I have ground dried corn I to masa and a friend showed me how to make made homemade tortillas.

However, the thick homemade tortillas could never be used make tacos because the tortillas snap in half if you try bend them.

Somtimes, boiled oatmeal is very sticky and gluey.

How do you make cornmeal or oatmeal which is as sticky and glue-like as possible?

If I mix gluey oatmeal with coarse ground corn, the the gluey oatmeal might make homemade tortillas, matza, indian naan, gorditas, pita, or flatbread easier to fold in half.

How do we make an oat-based edible glue-like additive for different kinds of homemade bread?

  • Epoxy glue is an extremely gluey substance which will stick to pretty much any surface and cure to steely hardness. How well do you think tortillas made of epoxy would bend?
    – Sneftel
    Commented Apr 14, 2023 at 17:34

1 Answer 1


This is all about hydration and gelatinization of starch. Similar principles apply to corn and oatmeal, but I'll concentrate on the latter since I'm very familiar with it from making porridge.

Peak gelatinization for the starch in oatmeal occurs at about 95C. A gentle simmer is fine, but a racing boil will cause granules of unhydrated starch to form. (Something similar happens if roux is added to a too hot sauce.) Likewise, gentle stirring helps, but vigorous whisking will break up the suspension. Also I suggest you deliberately allow a thin layer of oatmeal or corn to stick to the bottom of the pan: it seems to have extra thickening powers once it is scrapped off and incorporated thoroughly into the mixture. Towards the end, you can deliberately let a skin form on the top before stirring it back it. Finally it is critical to add water slowly: whenever you feel the suspension thicken, it's time to add a drop more.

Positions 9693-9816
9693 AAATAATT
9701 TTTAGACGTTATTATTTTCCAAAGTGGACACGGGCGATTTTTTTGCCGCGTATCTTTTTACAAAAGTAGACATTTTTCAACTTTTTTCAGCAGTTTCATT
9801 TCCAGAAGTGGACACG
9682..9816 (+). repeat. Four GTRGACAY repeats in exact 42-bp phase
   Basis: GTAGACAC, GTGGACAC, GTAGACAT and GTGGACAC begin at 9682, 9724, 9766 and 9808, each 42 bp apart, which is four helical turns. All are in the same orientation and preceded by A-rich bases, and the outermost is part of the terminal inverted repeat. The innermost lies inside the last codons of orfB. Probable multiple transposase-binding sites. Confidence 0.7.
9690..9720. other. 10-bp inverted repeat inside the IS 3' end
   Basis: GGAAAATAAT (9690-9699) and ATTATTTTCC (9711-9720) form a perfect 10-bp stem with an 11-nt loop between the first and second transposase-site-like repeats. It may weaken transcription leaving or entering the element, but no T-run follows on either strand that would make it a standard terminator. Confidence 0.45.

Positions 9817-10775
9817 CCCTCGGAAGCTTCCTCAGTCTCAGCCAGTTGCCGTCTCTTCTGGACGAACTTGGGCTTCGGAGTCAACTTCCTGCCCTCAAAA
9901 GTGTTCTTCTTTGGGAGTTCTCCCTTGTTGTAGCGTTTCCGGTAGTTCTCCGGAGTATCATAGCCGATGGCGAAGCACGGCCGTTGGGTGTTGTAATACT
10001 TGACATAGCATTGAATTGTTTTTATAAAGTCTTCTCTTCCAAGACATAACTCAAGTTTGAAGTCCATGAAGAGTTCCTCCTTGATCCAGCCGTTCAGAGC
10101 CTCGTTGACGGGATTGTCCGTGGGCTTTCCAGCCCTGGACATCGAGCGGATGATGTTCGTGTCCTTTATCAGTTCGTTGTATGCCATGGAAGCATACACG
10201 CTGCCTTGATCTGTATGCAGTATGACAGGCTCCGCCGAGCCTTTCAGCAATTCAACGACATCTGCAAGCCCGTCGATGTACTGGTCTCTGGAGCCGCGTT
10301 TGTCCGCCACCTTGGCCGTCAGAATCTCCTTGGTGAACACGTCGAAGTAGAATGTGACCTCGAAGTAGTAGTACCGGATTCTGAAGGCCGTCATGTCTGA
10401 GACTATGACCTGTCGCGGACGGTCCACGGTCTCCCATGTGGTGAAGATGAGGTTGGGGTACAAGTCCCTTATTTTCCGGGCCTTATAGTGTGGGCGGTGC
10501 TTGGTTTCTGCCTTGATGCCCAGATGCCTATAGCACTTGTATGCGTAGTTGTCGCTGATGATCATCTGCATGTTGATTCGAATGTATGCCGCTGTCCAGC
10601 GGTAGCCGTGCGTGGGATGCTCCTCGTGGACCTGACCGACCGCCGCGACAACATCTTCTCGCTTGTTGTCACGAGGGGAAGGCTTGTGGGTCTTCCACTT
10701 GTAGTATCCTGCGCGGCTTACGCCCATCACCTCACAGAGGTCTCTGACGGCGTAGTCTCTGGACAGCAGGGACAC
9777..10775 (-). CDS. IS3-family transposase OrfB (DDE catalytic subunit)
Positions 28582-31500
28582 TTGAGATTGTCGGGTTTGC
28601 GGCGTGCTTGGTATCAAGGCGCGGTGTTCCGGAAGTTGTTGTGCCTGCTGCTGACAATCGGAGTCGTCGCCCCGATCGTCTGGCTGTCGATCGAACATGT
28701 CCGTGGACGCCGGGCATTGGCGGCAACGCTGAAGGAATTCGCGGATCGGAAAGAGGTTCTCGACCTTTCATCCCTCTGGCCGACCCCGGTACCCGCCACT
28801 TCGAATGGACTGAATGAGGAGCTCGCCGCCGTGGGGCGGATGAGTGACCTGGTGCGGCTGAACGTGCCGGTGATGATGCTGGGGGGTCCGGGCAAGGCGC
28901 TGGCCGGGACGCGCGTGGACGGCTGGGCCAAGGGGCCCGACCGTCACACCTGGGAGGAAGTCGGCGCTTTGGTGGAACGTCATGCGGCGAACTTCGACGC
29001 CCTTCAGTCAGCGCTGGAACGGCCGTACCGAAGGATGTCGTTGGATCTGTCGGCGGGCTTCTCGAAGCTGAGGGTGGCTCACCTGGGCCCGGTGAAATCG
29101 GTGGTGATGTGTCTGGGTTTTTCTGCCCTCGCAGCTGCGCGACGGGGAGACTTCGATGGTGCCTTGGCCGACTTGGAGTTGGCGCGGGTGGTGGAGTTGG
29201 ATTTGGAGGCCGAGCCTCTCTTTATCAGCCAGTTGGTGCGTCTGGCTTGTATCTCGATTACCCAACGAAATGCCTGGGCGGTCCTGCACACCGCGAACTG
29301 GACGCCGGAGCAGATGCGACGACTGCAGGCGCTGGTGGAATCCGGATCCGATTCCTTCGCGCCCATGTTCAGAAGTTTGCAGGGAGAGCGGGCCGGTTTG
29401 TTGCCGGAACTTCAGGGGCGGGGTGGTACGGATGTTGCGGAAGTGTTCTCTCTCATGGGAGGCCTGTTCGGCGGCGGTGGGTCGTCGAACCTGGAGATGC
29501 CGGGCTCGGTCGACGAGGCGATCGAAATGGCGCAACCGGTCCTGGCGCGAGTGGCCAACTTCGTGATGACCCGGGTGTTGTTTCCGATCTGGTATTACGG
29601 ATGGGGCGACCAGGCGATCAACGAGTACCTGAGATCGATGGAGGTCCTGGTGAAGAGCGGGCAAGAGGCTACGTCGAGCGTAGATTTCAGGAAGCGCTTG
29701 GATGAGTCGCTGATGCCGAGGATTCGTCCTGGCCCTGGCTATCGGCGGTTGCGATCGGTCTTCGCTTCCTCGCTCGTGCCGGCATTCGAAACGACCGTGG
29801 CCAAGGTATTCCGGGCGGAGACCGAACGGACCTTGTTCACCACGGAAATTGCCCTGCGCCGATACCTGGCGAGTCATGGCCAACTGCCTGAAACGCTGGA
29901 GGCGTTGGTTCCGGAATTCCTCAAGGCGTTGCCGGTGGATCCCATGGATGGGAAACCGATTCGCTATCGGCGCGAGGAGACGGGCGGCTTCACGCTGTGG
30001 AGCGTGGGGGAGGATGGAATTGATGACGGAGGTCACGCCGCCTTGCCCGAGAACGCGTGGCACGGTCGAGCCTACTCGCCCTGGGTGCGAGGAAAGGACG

I've found that milk can actually make a less creamy porridge, perhaps because the fat gets in the way of the starch matrix. So I'd suggest preparing the oatmeal with water, and then adding milk/cream only at the end.

Another huge factor is how much your oatmeal or corn has been preprocessed. In the UK one can buy 'instant oats', which have already been finely rolled and partially cooked. These hydrate very quickly. At the other extreme, pinhead oats really have to be soaked overnight. I have had good results by going further and partially cooking it, to the point where the starch granules have visibly broken up. Even treated in this way, it can take 20 minutes or more to form a creamy porridge the next morning.

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